“These areas need to be upgraded,” Brillembourg told International Business Times. But, he added, it would be a mistake to simply see slums "as problems, when in fact they’re the solution.”

What Brillembourg calls an “acupuncture” approach to development encompasses small-scale infrastructures like the gondolas of South America, which he said “can have a tremendous impact on an area.”

That includes Asia’s largest slum, Dharavi, in the heart of Mumbai, India’s financial capital. Set in a city where housing rents are among the highest in the world, Dharavi might as well be on a different planet, its rows of flat-roofed shanties connected by cramped, dirty lanes with open sewers are otherwise physically and economically cut off from the splendid towers of the city’s more affluent center. Penthouse apartments in Mumbai whose balconies overlook shanty homes made of corrugated aluminum and brick go for as much as $20 million USD; just down the road, Dharavi has only one lavatory for every 1,440 residents and the average annual salary is slightly more than $700 USD.

With some exceptions, major investment projects in Mumbai tend to serve the people whose standards of living are relatively high. The city recently unveiled an 8.8 kilometer monorail system as part of the government’s plan to improve its messy and overburdened transport infrastructure. While the monorail is a sleek and efficient addition to the city’s skyline, it passes right over the city’s slums, missing an opportunity to serve the people who could benefit the most from better public transit.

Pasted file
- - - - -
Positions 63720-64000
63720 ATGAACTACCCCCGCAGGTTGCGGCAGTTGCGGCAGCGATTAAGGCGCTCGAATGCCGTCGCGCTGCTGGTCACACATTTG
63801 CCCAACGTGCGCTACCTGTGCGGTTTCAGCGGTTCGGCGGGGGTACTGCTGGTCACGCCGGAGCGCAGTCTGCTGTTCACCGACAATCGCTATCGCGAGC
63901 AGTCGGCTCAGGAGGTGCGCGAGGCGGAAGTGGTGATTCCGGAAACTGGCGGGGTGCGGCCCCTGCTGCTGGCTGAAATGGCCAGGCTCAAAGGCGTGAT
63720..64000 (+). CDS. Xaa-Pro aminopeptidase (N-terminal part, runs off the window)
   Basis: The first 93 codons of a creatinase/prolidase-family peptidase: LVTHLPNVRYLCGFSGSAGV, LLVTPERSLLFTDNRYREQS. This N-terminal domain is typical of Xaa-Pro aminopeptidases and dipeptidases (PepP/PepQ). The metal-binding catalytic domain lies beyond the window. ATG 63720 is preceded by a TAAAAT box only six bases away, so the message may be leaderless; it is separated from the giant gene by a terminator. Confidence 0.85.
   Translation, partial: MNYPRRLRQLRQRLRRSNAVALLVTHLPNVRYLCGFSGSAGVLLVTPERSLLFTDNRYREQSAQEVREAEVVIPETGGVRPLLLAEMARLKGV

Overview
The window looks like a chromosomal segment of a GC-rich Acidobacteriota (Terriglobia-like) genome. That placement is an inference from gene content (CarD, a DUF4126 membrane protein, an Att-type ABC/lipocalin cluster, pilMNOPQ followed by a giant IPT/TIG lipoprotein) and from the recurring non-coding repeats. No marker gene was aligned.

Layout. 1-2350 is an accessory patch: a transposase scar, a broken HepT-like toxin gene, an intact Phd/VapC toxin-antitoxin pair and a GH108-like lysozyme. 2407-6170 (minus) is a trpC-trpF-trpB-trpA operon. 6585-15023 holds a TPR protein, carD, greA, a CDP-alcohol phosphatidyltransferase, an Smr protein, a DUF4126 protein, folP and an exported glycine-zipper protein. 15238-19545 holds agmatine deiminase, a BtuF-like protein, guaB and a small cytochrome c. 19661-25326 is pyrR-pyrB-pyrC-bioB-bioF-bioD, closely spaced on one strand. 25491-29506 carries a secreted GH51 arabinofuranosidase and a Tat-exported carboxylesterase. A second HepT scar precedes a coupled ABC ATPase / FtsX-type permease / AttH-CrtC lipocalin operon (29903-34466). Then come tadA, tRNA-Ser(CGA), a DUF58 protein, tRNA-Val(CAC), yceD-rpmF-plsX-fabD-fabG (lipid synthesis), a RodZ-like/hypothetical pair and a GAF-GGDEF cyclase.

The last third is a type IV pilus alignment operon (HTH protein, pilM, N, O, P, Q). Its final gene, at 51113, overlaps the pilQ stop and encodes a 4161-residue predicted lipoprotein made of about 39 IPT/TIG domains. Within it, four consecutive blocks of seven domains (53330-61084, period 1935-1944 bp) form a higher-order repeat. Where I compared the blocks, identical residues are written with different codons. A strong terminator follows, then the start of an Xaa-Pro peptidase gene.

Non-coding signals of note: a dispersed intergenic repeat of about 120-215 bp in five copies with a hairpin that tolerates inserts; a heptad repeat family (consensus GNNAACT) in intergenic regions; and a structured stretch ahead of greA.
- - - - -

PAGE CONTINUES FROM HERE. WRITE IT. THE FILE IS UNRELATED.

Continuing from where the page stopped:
Dutch architect Neville Mars said during an Ink Conference talk in May local transport “becomes the backbone of ‘greenifying’ slums and cities such as Mumbai.”

A resident walks through an alley at a slum in Mumbai. Reuters

In India, which has a preponderance of informal settlements, “a community-driven approach is required,” Mars said.

Such an approach involves adding amenities such as pedestrian skywalks and load-bearing “water walls” that collect and store rainwater and allow natural light to filter into dark apartments. The elevated walkways, according to Mars, can even be double-decker -- one level for pedestrians, the other for small vehicles. He also proposes turning rooftops into “green oases” to better regulate temperatures inside the apartments and to generally soften the physical environment.